Offering a glimpse into the mood of the room, Mazur shared a moving video of a pre-meeting prayer followed by the recitation of the Pledge of Allegiance, after which Sununu scolded the patriotic crowd for “getting too emotional.” Nonetheless, despite a few rowdy protestors, the majority of those in attendance watched and listened to the proceedings in silence, turning their backs in unison when the discussion turned to federal funding for the vaccine narrative.
Following the vote, New Hampshire Public Radio pointed out that despite Wednesday’s rejection of the federal contracts, the council approved other federal funding for different COVID-19 vaccination efforts, including expanding commitments to increase mobile vaccines and a retroactive contract for four public testing sites. U.S. Sen. Jeanne Shaheen (who in May 2020 declined to be vetted by Biden for V.P.) blasted the vote in a statement on Twitter, tweeting:
“By denying critical federal $ to bolster N.H.’s vaccination efforts, N.H. Republicans are hurting our state’s ability to get to the other side of the pandemic & save lives. This extremist, reckless anti-science behavior must stop—lives are in danger & Granite Staters deserve better.”
— RebuildNH (@RebuildNH) October 13, 2021
Meanwhile, Andrew J. Manuse, chairman of RebuildNH—an effort made up of concerned N.H. citizens, including the effort’s executive director, State Rep. Melissa Blasek, R-Merrimack—reminded that “the founders of New Hampshire created the Executive Council as a check on the governor’s authority, and today’s vote shows the wisdom of that system.” He continued, noting that:
“By supporting continued government overreach into private medical affairs, the governor was hoping he could continue bullying New Hampshire citizens to cater to his will, just like he did during the State of Emergency last year, and it is about time to end his continual lust for power.”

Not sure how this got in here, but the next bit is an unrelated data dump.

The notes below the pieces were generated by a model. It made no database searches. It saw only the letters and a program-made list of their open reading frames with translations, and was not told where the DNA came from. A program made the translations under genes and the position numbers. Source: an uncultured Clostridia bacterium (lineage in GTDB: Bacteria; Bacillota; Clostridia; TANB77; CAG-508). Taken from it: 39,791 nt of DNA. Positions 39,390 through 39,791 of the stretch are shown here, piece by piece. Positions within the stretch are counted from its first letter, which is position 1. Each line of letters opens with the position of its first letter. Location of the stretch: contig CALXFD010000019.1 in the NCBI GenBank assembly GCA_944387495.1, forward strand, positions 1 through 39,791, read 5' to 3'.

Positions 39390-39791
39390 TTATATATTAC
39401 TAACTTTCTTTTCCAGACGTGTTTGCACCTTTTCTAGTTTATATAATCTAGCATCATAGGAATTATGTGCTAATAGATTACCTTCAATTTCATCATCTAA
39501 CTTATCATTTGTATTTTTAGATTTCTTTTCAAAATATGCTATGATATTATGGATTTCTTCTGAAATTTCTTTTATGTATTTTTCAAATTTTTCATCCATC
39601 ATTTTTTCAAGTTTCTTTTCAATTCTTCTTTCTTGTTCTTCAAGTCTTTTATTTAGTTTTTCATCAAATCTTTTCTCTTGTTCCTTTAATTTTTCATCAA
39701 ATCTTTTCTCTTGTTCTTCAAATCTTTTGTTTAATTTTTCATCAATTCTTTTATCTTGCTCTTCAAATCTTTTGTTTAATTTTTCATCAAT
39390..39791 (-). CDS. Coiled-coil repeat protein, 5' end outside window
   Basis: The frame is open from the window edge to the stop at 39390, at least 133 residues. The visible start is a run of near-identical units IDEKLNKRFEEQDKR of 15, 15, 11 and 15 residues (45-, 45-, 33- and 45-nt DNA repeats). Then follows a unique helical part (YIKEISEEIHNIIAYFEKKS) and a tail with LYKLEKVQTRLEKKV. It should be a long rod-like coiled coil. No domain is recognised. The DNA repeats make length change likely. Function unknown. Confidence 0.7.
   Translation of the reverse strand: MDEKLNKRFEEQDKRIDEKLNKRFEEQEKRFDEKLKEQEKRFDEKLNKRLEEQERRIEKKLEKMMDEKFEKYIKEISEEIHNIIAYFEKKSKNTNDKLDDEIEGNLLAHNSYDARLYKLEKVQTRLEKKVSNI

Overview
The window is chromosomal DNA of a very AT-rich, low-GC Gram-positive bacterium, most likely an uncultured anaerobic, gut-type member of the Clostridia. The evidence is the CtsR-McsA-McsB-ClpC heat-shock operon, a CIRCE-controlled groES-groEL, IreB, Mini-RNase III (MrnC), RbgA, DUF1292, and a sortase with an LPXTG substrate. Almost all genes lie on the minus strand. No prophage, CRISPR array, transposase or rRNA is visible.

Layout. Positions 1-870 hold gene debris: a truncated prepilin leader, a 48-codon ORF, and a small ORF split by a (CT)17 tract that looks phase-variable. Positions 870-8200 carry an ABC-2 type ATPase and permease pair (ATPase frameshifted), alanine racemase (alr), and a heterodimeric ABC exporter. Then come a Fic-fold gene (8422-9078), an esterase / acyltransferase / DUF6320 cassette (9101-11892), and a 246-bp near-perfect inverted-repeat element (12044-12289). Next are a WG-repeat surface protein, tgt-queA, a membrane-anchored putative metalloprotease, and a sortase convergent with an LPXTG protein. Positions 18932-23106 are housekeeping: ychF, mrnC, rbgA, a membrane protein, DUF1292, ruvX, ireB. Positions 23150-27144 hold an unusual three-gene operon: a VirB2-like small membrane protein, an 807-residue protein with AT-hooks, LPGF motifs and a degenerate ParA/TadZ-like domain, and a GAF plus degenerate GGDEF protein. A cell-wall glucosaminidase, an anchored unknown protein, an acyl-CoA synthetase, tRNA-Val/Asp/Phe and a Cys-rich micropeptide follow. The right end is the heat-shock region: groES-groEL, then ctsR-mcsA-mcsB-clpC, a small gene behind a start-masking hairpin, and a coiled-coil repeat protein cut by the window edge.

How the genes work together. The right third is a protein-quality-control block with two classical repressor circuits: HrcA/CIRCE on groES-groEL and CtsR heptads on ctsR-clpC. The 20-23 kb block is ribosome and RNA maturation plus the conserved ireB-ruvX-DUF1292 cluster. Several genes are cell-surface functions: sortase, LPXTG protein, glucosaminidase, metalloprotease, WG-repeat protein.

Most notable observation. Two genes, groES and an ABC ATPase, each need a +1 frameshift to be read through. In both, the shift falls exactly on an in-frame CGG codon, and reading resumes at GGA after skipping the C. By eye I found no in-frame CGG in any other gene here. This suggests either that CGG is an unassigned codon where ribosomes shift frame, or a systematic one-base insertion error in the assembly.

"New Hampshire cannot commit to a contract that forces the state to give up its sovereignty & violate its own constitution. Any official who votes for such a thing is in violation of the law & ought to be held accountable."https://t.co/gIFl645Ozu
— RebuildNH (@RebuildNH) October 5, 2021
Realizing the significance of activating taxpayers at the grassroots level, RebuildNH has encouraged concerned citizens to “engage civilly and peacefully” at all public hearings and meetings for the past two weeks. Their efforts paid off. Speaking after the victory, Blasek declared:
“We look forward to the next fight in the Legislature as we reform the Immunization Registry System to bring it into constitutional compliance by protecting citizens’ rights to medical privacy and requiring the state to obtain citizen consent before including private medical data in their registry.
We will also continue to monitor the federal government’s attempts to control our state and its people and ensure we protect the people’s right to medical freedom and privacy. We should also consider whether the registry has a future in this state at all.”